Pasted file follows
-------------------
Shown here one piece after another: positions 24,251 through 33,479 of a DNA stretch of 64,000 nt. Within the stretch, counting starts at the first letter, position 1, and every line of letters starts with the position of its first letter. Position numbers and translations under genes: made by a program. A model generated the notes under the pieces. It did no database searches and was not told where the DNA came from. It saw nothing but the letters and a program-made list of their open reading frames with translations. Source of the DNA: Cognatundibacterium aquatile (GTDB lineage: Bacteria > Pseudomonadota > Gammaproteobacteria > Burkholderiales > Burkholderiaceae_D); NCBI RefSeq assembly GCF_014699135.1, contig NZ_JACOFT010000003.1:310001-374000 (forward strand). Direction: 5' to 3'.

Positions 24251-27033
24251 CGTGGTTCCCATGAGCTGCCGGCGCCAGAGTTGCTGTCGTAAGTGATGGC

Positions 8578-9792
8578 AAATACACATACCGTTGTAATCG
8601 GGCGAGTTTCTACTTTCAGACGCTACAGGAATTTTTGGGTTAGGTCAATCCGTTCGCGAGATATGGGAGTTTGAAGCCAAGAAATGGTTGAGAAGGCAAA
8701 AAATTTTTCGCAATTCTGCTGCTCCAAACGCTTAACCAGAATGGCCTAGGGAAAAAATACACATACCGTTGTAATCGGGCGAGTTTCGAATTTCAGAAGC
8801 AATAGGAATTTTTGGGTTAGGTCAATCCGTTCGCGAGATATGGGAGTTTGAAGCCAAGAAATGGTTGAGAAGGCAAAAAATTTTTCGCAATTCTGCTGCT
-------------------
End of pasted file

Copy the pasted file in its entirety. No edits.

Shown here one piece after another: positions 24,251 through 33,479 of a DNA stretch of 64,000 nt. Within the stretch, counting starts at the first letter, position 1, and every line of letters starts with the position of its first letter. Position numbers and translations under genes: made by a program. A model generated the notes under the pieces. It did no database searches and was not told where the DNA came from. It saw nothing but the letters and a program-made list of their open reading frames with translations. Source of the DNA: Cognatundibacterium aquatile (GTDB lineage: Bacteria > Pseudomonadota > Gammaproteobacteria > Burkholderiales > Burkholderiaceae_D); NCBI RefSeq assembly GCF_014699135.1, contig NZ_JACOFT010000003.1:310001-374000 (forward strand). Direction: 5' to 3'.

Positions 24251-27033
24251 CGTGGTTCCCATGAGCTGCCGGCGCCAGAGTTGCTGTCGTAAGTGATGGC

Positions 8578-9792
8578 AAATACACATACCGTTGTAATCG
8601 GGCGAGTTTCTACTTTCAGACGCTACAGGAATTTTTGGGTTAGGTCAATCCGTTCGCGAGATATGGGAGTTTGAAGCCAAGAAATGGTTGAGAAGGCAAA
8701 AAATTTTTCGCAATTCTGCTGCTCCAAACGCTTAACCAGAATGGCCTAGGGAAAAAATACACATACCGTTGTAATCGGGCGAGTTTCGAATTTCAGAAGC
8801 AATAGGAATTTTTGGGTTAGGTCAATCCGTTCGCGAGATATGGGAGTTTGAAGCCAAGAAATGGTTGAGAAGGCAAAAAATTTTTCGCAATTCTGCTGCT